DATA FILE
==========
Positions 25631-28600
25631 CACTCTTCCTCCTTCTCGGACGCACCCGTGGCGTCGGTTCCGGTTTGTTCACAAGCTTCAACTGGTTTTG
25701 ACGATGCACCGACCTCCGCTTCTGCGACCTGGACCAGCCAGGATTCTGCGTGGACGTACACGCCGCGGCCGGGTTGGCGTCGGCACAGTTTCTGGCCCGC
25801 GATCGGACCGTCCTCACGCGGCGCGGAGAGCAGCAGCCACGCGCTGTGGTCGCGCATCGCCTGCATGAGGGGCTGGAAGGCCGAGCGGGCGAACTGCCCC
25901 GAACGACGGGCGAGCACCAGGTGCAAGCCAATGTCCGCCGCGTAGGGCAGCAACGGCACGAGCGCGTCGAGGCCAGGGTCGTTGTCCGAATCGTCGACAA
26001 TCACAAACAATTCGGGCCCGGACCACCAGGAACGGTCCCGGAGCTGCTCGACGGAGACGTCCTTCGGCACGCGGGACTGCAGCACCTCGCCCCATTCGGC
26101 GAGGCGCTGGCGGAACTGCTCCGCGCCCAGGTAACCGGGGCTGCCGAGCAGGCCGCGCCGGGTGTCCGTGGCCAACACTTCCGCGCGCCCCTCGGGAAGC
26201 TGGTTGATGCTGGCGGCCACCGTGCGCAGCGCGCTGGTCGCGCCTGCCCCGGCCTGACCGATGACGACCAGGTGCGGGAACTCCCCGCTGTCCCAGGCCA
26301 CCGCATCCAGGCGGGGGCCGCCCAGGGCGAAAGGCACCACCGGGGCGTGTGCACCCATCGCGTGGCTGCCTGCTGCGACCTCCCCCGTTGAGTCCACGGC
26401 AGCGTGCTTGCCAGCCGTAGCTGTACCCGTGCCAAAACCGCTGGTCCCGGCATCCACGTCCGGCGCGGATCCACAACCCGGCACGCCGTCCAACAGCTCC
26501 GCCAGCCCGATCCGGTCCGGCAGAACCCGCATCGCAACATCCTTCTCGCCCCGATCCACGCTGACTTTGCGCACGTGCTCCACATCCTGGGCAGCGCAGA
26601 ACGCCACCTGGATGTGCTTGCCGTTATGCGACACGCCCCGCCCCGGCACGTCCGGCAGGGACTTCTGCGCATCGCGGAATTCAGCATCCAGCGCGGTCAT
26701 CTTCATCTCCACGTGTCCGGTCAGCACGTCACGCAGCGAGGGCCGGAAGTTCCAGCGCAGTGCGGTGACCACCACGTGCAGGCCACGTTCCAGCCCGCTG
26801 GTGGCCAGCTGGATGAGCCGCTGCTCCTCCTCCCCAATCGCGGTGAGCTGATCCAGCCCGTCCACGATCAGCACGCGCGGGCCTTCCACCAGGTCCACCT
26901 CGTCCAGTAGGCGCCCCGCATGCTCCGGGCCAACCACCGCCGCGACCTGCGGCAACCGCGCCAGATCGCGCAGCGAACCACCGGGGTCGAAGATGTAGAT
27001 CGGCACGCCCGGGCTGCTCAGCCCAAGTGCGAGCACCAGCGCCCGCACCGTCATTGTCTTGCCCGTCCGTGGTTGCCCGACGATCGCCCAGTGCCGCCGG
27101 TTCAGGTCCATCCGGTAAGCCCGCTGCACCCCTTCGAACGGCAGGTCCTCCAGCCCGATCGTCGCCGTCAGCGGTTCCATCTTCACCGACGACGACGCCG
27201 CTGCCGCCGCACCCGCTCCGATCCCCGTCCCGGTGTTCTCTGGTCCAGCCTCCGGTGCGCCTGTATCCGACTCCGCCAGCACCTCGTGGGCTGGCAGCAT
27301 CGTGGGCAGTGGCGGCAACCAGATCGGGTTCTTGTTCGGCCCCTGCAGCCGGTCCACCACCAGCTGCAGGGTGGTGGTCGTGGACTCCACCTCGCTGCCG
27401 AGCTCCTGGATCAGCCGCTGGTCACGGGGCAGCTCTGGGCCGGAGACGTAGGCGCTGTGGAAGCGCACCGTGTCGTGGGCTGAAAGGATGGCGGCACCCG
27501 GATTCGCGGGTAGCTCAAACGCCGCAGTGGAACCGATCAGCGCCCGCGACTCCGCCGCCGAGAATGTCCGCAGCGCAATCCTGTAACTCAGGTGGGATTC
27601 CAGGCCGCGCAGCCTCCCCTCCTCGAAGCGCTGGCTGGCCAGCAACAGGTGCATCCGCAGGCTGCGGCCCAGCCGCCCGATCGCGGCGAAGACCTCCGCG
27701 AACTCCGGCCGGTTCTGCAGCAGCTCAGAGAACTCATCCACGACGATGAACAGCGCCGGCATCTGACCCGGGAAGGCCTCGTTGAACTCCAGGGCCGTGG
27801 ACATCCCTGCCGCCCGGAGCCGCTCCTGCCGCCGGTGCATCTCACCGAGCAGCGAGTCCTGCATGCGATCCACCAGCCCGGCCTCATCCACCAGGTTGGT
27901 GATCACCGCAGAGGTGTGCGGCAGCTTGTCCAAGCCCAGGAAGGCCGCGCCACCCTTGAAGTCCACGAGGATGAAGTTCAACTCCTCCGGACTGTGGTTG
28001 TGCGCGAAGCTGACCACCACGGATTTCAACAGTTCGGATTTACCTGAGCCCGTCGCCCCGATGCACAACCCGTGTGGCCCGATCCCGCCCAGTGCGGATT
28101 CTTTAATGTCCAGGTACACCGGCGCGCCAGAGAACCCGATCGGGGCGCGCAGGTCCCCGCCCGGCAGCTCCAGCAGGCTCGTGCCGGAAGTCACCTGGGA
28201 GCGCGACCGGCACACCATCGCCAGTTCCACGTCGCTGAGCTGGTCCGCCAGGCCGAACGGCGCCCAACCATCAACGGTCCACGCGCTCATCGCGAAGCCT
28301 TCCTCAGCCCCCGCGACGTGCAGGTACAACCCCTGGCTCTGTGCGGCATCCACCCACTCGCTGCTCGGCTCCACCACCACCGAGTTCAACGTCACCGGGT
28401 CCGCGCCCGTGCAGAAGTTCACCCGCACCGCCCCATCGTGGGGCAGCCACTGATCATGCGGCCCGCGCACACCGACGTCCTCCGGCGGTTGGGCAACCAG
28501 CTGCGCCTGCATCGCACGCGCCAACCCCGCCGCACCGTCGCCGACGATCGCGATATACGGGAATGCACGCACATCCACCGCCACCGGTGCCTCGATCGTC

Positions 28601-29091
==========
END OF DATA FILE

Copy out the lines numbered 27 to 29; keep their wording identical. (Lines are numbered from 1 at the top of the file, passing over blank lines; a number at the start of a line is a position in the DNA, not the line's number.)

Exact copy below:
28101 CTTTAATGTCCAGGTACACCGGCGCGCCAGAGAACCCGATCGGGGCGCGCAGGTCCCCGCCCGGCAGCTCCAGCAGGCTCGTGCCGGAAGTCACCTGGGA
28201 GCGCGACCGGCACACCATCGCCAGTTCCACGTCGCTGAGCTGGTCCGCCAGGCCGAACGGCGCCCAACCATCAACGGTCCACGCGCTCATCGCGAAGCCT
28301 TCCTCAGCCCCCGCGACGTGCAGGTACAACCCCTGGCTCTGTGCGGCATCCACCCACTCGCTGCTCGGCTCCACCACCACCGAGTTCAACGTCACCGGGT